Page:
But Steers performed the transplant in August 1998, and all was well until November 1999 when some 200 tumors grew along the wall of Denise's stomach. Again, they were removed at Mayo. A month or two later, her liver failed and she needed another transplant.

"On May 6, doctors said she had seven days to live," said Hogge. "They were waiting for a liver that was a perfect match. I was by her bedside, 'round the clock, in Intensive Care. I told the doctors, 'If the Lord wants to call her home, this is the time. [Otherwise], He needs to provide her a liver.'"

On the night of the seventh day — Mother's Day — a match was found, and a 12-hour surgery ensued. A month later, though, Denise's blood developed an antibody against the new organ and it started failing. Although doctors treated her blood to prevent it from attacking the liver, it took her some five months to recuperate.

In 2001, tumors returned again, but this time a drug existed to kill them. However, after a couple years, Denise's cancer built up an immunity against it. In 2003, she had a tumor on her hip, and in January 2004, a hip replacement.

By now, the Hogges had bought a second home outside Jacksonville, Fla., so when Denise was there for treatment, she could spend time with the children. They did that, said Hogge, "because we never knew how much time she had left."

THEN TWO tumors grew on her stomach wall so, last August, doctors put her on a trial medicine at the Moffit Cancer Center in Tampa, Fla. But on March 1 of this year, doctors realized the medicine wasn't working and another tumor was on her liver.

On April 19 at the Mayo Clinic, Steers removed the largest tumor inside Denise's stomach and she was hospitalized until June. Then she broke her leg and went into a rehabilitation center. "But she needed nutrients to get her strength up to recover," said Hogge. "She returned to the hospital, but the doctors couldn't do anything else to help her. The feeding didn't work and she was in pain."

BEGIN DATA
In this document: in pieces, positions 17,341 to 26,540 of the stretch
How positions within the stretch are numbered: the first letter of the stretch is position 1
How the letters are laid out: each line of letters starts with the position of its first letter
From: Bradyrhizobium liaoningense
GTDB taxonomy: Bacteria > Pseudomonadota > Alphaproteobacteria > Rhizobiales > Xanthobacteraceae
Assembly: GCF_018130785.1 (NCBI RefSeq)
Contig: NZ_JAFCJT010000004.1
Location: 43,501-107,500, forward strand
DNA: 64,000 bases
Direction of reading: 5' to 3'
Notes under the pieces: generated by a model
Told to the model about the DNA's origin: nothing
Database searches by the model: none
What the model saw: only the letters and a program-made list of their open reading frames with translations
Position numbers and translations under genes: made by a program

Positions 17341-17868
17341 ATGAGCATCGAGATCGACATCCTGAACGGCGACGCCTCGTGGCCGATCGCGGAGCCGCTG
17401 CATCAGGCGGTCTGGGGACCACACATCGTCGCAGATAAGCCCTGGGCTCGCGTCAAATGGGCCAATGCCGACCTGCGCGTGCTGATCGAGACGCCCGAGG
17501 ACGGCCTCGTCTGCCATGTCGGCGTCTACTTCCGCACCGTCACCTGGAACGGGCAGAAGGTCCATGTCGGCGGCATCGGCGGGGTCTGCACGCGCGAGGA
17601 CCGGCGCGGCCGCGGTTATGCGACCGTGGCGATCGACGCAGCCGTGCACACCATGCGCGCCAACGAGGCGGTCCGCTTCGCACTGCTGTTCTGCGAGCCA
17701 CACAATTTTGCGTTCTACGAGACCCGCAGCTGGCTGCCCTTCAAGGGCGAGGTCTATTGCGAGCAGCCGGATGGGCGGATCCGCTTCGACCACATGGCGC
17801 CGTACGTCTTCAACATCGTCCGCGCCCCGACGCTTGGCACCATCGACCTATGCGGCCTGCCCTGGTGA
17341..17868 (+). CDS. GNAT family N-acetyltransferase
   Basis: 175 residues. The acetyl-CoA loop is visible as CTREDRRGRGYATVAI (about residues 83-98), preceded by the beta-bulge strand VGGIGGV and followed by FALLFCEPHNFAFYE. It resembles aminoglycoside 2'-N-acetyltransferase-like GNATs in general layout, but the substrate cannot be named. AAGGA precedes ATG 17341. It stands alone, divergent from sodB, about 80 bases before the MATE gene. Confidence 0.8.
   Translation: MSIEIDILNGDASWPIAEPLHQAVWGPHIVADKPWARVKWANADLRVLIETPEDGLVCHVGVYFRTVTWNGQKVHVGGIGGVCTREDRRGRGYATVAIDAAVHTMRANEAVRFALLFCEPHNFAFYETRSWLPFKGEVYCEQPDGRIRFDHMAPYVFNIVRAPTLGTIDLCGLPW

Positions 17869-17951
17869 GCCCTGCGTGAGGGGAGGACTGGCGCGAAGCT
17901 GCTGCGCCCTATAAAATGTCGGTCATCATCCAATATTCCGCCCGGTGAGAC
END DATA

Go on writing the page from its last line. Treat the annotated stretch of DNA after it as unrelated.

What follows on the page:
"On July 1, Denise asked me, 'Am I dying?'" said Hogge. "And I said, 'It's the ninth inning, we're down by two outs and we need a whole lot of runs.'" She then asked him to take her home, and he brought her to their beach house. Their children were already there, and Hogge called Denise's parents, siblings and other relatives to come see her for the last time.

"For six days, everybody had a chance to say good-bye," said Hogge. "There were about 20 people, and they'd hold her hand, read the Bible with her and talk with her. The kids would kiss her, and we'd tell her it was going to be all right and that she could let go."

Two nieces even played Christian music for her on the violin and sang the Requiem for Mass at her bedside, and a woman from the hospital played the harp for her. On July 2, Denise's sister Toni Rey Jones came from Oakton with her grown daughters for whom Denise used to babysit.